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Plant Diversity and Angiosperms in India

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Published: Tue, 06 Feb 2018

INTRODUCTION

Angiosperms or flowering plants (also called Angiospermae, Magnoliophyta, or Anthophyta) are the most diverse group of the plant kingdom, comprising of about 2,50,000 species in 350 families (Kenrick, 1999). Flowering plants are by far the most numerous, diverse, and “successful” extant plant group, containing well over 95% of all land plant species alive today (Simpson, 2006). Angiosperms are characterized by (i) seeds produced within a carpel with a stigmatic surface for pollen germination, (ii) a much reduced female gametophyte, consisting in most cases of just eight nuclei in seven cells; and (3) double fertilization, leading to the formation of a typically triploid nutritive tissue called endosperm (Judd et al., 2002). Several apomorphies distinguish the angiosperms from all other land plants: (1) the flower, usually with an associated perianth, (2) stamens with two lateral thecae, each composed of two microsporangia, (3) a reduced, 3-nucleate male gametophyte, (4) carpels and fruit formation, (5) ovules with two integuments, (6) a reduced, 8-nucleate female gametophyte, (7) endosperm formation and (8) sieve tube members (Simpson, 2006). Some of these apomorphic features, which represent the product of a unique evolutionary event, have become further modified in particular lineages of angiosperms. Almost all angiosperms produce vessels in the xylem tissue, though this feature probably evolved within the group. Angiosperm phloem differs from that of all other plants in having sieve tube elements accompanied by one or more “companion cells” that are derived from the same mother cell.

Flowering plants grow in virtually every habitable region and are dominant in some aquatic and most terrestrial ecosystems, the notable exception to the latter being coniferous forests. Angiosperms comprise the great bulk of our economically important plants, including our most valuable food crops.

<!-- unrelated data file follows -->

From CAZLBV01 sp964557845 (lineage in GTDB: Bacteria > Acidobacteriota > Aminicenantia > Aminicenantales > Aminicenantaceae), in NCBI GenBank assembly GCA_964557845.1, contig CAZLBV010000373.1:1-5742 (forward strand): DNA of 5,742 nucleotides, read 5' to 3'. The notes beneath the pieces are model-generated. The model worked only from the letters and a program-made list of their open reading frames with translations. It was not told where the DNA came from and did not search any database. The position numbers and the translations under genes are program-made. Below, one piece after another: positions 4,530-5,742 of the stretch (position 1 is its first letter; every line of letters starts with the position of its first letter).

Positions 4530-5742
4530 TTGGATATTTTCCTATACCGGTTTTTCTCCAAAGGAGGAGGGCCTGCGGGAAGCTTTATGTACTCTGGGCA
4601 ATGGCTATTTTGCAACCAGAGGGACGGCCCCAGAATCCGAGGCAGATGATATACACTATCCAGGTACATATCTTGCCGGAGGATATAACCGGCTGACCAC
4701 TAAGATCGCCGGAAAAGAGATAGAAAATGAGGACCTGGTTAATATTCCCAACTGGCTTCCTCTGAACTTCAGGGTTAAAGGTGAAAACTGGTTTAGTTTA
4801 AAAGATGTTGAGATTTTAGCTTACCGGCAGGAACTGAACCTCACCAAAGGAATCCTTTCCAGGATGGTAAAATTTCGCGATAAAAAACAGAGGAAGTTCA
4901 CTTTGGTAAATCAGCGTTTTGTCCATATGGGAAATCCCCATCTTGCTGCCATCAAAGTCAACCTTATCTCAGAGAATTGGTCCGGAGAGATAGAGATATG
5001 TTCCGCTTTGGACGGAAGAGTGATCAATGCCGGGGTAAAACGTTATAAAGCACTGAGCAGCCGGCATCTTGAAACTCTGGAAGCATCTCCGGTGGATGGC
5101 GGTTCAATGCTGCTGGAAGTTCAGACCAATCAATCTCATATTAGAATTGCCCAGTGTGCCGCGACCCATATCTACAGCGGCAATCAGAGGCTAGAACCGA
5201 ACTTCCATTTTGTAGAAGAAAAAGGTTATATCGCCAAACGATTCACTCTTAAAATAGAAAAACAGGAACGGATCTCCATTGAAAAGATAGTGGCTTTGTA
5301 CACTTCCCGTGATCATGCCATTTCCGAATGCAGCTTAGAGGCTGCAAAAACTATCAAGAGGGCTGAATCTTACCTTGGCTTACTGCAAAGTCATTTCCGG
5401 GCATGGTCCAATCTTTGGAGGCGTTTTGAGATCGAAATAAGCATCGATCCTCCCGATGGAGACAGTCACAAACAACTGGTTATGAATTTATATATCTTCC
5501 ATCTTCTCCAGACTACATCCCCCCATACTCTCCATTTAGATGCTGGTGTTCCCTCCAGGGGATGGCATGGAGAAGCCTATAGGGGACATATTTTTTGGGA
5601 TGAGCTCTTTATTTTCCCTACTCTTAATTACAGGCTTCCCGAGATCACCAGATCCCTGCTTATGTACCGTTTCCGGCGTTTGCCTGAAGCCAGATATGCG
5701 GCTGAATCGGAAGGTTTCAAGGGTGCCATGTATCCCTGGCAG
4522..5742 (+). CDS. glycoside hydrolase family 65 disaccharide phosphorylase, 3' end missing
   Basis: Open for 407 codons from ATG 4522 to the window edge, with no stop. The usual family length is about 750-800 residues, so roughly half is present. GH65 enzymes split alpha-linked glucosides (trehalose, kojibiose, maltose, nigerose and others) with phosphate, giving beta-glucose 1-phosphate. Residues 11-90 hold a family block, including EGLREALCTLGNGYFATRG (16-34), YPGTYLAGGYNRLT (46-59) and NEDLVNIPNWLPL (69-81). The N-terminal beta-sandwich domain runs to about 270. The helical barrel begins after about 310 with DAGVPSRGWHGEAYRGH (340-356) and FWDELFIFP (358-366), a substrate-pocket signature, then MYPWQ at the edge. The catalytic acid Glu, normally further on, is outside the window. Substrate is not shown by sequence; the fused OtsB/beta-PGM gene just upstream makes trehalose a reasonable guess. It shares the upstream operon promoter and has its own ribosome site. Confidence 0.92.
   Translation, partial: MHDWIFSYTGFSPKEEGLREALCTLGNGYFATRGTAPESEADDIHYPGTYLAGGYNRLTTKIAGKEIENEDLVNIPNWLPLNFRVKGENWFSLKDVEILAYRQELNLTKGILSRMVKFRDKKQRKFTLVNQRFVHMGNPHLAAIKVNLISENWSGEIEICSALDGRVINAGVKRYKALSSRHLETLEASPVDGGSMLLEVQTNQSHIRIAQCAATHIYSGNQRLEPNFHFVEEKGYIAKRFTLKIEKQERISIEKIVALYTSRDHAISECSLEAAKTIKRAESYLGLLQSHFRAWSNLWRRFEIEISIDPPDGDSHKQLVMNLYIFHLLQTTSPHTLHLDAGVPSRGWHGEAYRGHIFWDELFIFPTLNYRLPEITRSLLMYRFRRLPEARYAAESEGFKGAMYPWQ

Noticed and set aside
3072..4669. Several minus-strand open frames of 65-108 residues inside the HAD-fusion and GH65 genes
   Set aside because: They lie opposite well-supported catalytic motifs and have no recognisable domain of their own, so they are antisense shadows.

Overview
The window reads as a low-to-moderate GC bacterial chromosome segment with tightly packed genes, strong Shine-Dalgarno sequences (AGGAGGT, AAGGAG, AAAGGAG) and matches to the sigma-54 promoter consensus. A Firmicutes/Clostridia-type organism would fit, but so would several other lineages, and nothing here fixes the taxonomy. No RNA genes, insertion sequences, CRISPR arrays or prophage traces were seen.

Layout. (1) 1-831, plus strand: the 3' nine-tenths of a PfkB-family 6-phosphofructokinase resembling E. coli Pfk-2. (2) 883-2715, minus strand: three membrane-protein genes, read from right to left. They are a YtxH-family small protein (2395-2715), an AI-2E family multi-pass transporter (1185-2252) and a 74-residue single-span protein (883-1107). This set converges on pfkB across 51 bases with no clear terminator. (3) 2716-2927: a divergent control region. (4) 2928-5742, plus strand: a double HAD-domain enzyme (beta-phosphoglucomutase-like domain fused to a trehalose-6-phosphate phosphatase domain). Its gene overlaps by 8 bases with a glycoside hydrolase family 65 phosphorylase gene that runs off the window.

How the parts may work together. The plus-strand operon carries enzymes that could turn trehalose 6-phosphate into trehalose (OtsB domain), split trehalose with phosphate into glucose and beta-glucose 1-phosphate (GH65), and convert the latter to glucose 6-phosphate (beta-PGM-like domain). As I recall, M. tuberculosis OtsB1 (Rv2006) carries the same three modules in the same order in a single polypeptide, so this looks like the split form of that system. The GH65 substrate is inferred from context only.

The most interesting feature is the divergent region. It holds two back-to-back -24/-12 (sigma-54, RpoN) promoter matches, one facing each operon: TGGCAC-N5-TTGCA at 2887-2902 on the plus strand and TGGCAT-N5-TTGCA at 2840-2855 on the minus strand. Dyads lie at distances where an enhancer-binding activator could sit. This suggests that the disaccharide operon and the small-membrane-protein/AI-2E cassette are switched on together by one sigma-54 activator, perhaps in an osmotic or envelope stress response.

India with a geographical area of about 32, 87,263 sq km is the seventh largest and tenth industrialized country of the world. It is situated between 804′ N to 3706′ N latitude and 6807′ E to 97025′ E longitude. The longitudinal variation divides Indian subcontinent into four climatological zones, viz., equatorial, tropical, subtropical and warm temperate. The forest cover of the country have been estimated to be 6, 37,293 km2 (19.39% of the geographic area of the country) and includes dense forest (3, 77,358 km2), open forest (2, 55,064 km2) and mangrove (4,871 km2).

India represents about 11% of world’s flora in just about 2.4% of total land mass. Out of the 25 biodiversity ‘Hotspots’ identified in the world (Myers, 1990), India has two, namely Eastern Himalaya and Western Ghats. These hotspots posses majority of plant diversity in India. In terms of species diversity, approximately 45,000 plant species are found in India (Khoshoo, 1994, 1995; Sharma et al., 1997). The angiosperms are represented by c. 17,500 species out of which 5725 species are endemic to India. About 28% of the total Indian flora and about 33% of angiosperms occurring in India are endemic (Nayar, 1996). It is roughly estimated that about 10% of flowering plant species in India are threatened and 34 plant species have been reported to be extinct (Nayar and Sastry, 1987-1990).

The studies on Indian plants were first initiated by the European visitors. Even before the publication of Species Plantarum by Linnaeus (1753), Hendrik Van Rheede (1678-1703) started publication of his monumental 12 volume work ‘Hortus Malabaricus’. However, actual work on Indian flora was initiated by Roxburgh (1814, 1820- 1824) and later by Hooker and Thompson (1855). The publication of Flora of British India by Sir J.D. Hooker (1872- 1897) gave a stimulus to taxonomic studies in our country and since then several regional and state floras have been published. In 1954, Botanical Survey of India was revived with a view to make intensive studies of local flora especially to gather precise information on the identity, floristic diversity, distribution, ecological association, phenology, medicinal and economic uses of plants.